RUSSIA: Solzhenitsyn - a mission to save his people
Russia went into mourning last week after the death of Alexander Solzhenitsyn, the Nobel prize-winning writer and dissident who devoted his life to exposing the horrors of Stalin's police state and prison system.
Famous for his works based upon his own experiences inside the Soviet Gulag that included A Day in the Life of Ivan Denisovich (1962), and The Gulag Archipelago (1973), Solzhenitsyn died of heart failure at his country home near Moscow late on 3 August.
After being sentenced to eight years in prison in 1945 for criticising Stalin in a letter to a friend, Solzhenitsyn later wrote extensively on the brutalities of Stalinism. Eventually it became too much to tolerate for the Soviet leadership and he spent 20 years living in America following the stripping of his citizenship and exile in 1974.
On his return in May 1994, he spent two months travelling by train from Vladivostok to Moscow. Meeting more than a thousand people - well-wishers as well as protestors - Solzhenitsyn used the trip to criticise President Boris Yeltsin's government for its failure to address the poverty and misery of most ordinary Russians.
His refusal to accept a state award, the Order of St Andrew, from Yeltsin to mark his 80th birthday in December 1998, earned him widespread adoration from ordinary people, although he was criticised for his later good relations with KGB officer turned head of state President Vladimir Putin.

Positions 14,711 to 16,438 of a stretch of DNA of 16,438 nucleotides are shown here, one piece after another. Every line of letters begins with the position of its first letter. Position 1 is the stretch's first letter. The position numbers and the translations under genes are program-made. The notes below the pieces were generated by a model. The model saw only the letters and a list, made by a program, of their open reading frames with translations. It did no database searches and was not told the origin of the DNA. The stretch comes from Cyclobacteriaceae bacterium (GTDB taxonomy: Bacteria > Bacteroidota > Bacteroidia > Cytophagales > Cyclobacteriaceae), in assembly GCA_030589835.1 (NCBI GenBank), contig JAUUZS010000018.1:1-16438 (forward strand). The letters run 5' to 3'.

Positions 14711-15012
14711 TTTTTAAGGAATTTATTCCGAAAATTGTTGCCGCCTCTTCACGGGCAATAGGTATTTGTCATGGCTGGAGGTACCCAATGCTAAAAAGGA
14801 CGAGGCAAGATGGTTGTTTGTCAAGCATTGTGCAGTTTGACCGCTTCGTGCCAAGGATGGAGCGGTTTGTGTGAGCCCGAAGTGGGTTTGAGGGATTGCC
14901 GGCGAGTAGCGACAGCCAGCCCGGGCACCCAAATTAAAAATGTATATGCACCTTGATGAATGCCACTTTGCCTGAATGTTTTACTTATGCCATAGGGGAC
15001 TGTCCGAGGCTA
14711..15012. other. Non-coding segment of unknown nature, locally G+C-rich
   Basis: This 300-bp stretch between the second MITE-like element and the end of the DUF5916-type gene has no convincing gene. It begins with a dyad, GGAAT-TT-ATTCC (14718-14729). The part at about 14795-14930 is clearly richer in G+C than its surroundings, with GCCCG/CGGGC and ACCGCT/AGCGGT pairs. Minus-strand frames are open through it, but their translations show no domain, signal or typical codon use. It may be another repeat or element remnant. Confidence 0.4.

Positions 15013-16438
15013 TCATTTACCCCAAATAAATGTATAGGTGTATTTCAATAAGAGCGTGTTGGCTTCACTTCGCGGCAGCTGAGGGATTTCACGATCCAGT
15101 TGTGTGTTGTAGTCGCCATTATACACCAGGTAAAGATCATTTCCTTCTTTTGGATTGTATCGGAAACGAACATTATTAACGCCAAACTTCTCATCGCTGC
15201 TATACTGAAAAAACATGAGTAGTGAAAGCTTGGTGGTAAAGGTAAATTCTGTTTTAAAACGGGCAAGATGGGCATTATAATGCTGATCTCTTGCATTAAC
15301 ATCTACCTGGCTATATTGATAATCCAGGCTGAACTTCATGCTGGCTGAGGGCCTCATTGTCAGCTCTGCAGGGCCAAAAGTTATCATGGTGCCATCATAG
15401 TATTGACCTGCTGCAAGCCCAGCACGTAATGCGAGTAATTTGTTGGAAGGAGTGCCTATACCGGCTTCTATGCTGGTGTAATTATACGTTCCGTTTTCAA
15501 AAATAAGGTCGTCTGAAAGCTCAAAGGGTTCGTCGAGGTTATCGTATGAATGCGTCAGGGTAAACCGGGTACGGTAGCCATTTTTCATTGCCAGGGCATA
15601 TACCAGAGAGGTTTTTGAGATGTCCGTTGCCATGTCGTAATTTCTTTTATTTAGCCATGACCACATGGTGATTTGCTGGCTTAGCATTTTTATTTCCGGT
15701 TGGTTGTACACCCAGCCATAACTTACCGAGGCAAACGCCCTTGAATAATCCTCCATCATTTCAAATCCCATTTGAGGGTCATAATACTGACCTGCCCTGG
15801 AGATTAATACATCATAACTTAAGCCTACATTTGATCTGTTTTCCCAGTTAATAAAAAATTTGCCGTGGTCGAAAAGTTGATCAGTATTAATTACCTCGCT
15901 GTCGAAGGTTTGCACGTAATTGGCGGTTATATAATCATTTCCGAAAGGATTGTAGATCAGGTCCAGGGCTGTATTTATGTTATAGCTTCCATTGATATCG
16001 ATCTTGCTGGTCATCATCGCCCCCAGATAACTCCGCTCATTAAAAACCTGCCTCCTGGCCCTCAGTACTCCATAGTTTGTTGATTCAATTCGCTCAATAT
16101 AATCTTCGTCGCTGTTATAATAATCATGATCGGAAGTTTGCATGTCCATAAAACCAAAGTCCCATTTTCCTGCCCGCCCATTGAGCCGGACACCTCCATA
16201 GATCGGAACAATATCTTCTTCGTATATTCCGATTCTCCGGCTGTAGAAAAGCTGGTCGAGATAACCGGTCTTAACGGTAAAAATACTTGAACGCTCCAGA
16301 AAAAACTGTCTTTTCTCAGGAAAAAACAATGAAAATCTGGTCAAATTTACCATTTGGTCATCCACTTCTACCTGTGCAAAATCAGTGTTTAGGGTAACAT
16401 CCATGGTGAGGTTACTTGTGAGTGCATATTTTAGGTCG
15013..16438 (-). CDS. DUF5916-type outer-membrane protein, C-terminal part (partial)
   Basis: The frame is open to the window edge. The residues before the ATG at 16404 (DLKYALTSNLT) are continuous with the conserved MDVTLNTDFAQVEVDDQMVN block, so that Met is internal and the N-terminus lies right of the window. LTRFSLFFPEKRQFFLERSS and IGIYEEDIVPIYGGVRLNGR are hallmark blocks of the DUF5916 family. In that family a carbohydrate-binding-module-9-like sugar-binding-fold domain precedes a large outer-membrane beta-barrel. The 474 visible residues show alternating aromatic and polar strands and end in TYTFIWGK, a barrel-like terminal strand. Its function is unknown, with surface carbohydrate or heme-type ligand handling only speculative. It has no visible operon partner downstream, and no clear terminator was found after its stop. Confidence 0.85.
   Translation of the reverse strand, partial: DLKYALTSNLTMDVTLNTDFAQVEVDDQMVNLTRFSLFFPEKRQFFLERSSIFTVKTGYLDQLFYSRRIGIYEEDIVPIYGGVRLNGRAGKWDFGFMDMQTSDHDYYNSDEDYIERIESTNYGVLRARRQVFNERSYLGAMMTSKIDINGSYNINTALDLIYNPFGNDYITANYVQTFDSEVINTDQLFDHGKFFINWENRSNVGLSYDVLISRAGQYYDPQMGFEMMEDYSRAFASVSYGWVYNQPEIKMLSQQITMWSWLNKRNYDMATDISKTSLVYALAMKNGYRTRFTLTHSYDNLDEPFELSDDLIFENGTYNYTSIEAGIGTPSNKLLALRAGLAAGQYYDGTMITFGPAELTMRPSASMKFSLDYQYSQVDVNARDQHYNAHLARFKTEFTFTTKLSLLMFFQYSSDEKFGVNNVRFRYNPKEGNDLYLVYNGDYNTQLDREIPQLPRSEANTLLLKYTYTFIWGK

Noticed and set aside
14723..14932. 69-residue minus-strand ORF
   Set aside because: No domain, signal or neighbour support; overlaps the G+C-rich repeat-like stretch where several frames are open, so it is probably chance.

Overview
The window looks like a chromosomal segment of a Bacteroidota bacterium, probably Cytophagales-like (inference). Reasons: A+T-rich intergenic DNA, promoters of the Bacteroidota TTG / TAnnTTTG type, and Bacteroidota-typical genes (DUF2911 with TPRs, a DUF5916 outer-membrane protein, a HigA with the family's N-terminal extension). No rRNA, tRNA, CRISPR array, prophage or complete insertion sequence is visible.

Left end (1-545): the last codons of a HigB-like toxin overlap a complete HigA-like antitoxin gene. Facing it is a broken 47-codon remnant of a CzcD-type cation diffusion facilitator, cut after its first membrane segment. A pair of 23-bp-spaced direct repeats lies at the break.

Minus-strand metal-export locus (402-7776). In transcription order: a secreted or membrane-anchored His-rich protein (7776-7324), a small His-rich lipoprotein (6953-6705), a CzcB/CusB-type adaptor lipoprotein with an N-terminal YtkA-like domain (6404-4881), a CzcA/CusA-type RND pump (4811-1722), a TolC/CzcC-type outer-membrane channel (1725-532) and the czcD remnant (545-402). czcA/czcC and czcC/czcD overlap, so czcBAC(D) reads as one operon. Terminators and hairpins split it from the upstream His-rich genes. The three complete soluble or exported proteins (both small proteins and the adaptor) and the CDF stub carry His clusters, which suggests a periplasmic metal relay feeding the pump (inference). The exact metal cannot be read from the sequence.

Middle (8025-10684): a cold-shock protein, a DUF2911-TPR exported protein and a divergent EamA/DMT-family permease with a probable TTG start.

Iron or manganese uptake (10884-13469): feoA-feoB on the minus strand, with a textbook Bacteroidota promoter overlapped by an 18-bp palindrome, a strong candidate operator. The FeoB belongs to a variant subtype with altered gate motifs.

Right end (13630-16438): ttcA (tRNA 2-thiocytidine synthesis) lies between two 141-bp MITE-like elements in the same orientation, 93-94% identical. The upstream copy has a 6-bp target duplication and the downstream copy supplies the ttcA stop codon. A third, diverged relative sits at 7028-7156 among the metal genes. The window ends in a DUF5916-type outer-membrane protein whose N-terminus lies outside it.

In recent years, Solzhenitsyn worked on editing his 30-volume collected works and also wrote the script for a television adaptation of his chronicle of prison life The First Circle, which state channel Rossiya ran without commercial breaks in 2006.
Actor Yevgeny Mironov, who played the character based on Solzhenitsyn in the TV drama, paid tribute to Solzhenitsyn last week during extended television news coverage of the writer's death.
Solzhenitsyn had "fulfilled a mission to protect and save the Russian people" and had "touched the lives of all those who had lived through his times," Mironov said, adding that Russia and Russians would never forget the great writer.
For a man whose books became required reading for many university students across the free world during the 1970s and '80s - and in Russia following the collapse of the Soviet Union in 1991 - it was fitting that Solzhenitsyn's last public event was his lying in state at the Russian Academy of Sciences on 5 August - the day before his burial in Moscow's 16th century Donskoi Monastery.